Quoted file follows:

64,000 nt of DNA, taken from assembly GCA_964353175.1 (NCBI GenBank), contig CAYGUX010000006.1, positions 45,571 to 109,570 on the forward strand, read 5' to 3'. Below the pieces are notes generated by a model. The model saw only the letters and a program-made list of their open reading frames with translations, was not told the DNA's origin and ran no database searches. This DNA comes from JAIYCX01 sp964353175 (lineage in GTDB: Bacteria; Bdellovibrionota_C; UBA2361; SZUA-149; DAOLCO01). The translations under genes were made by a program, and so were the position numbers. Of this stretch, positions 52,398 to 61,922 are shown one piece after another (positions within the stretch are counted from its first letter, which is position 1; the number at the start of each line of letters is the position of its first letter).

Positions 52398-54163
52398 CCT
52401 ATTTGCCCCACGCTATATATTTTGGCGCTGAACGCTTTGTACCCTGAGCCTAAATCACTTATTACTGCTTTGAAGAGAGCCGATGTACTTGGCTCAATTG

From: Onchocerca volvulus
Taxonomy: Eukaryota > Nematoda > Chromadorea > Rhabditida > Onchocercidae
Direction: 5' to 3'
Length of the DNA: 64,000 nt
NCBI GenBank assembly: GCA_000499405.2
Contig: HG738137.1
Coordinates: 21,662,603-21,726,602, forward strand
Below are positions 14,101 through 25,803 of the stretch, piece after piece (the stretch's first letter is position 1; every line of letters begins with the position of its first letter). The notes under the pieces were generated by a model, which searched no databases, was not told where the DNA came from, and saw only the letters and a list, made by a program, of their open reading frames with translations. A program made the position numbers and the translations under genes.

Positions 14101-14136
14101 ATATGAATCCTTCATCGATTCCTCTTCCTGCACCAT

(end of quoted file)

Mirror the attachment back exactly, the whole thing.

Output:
64,000 nt of DNA, taken from assembly GCA_964353175.1 (NCBI GenBank), contig CAYGUX010000006.1, positions 45,571 to 109,570 on the forward strand, read 5' to 3'. Below the pieces are notes generated by a model. The model saw only the letters and a program-made list of their open reading frames with translations, was not told the DNA's origin and ran no database searches. This DNA comes from JAIYCX01 sp964353175 (lineage in GTDB: Bacteria; Bdellovibrionota_C; UBA2361; SZUA-149; DAOLCO01). The translations under genes were made by a program, and so were the position numbers. Of this stretch, positions 52,398 to 61,922 are shown one piece after another (positions within the stretch are counted from its first letter, which is position 1; the number at the start of each line of letters is the position of its first letter).

Positions 52398-54163
52398 CCT
52401 ATTTGCCCCACGCTATATATTTTGGCGCTGAACGCTTTGTACCCTGAGCCTAAATCACTTATTACTGCTTTGAAGAGAGCCGATGTACTTGGCTCAATTG

From: Onchocerca volvulus
Taxonomy: Eukaryota > Nematoda > Chromadorea > Rhabditida > Onchocercidae
Direction: 5' to 3'
Length of the DNA: 64,000 nt
NCBI GenBank assembly: GCA_000499405.2
Contig: HG738137.1
Coordinates: 21,662,603-21,726,602, forward strand
Below are positions 14,101 through 25,803 of the stretch, piece after piece (the stretch's first letter is position 1; every line of letters begins with the position of its first letter). The notes under the pieces were generated by a model, which searched no databases, was not told where the DNA came from, and saw only the letters and a list, made by a program, of their open reading frames with translations. A program made the position numbers and the translations under genes.

Positions 14101-14136
14101 ATATGAATCCTTCATCGATTCCTCTTCCTGCACCAT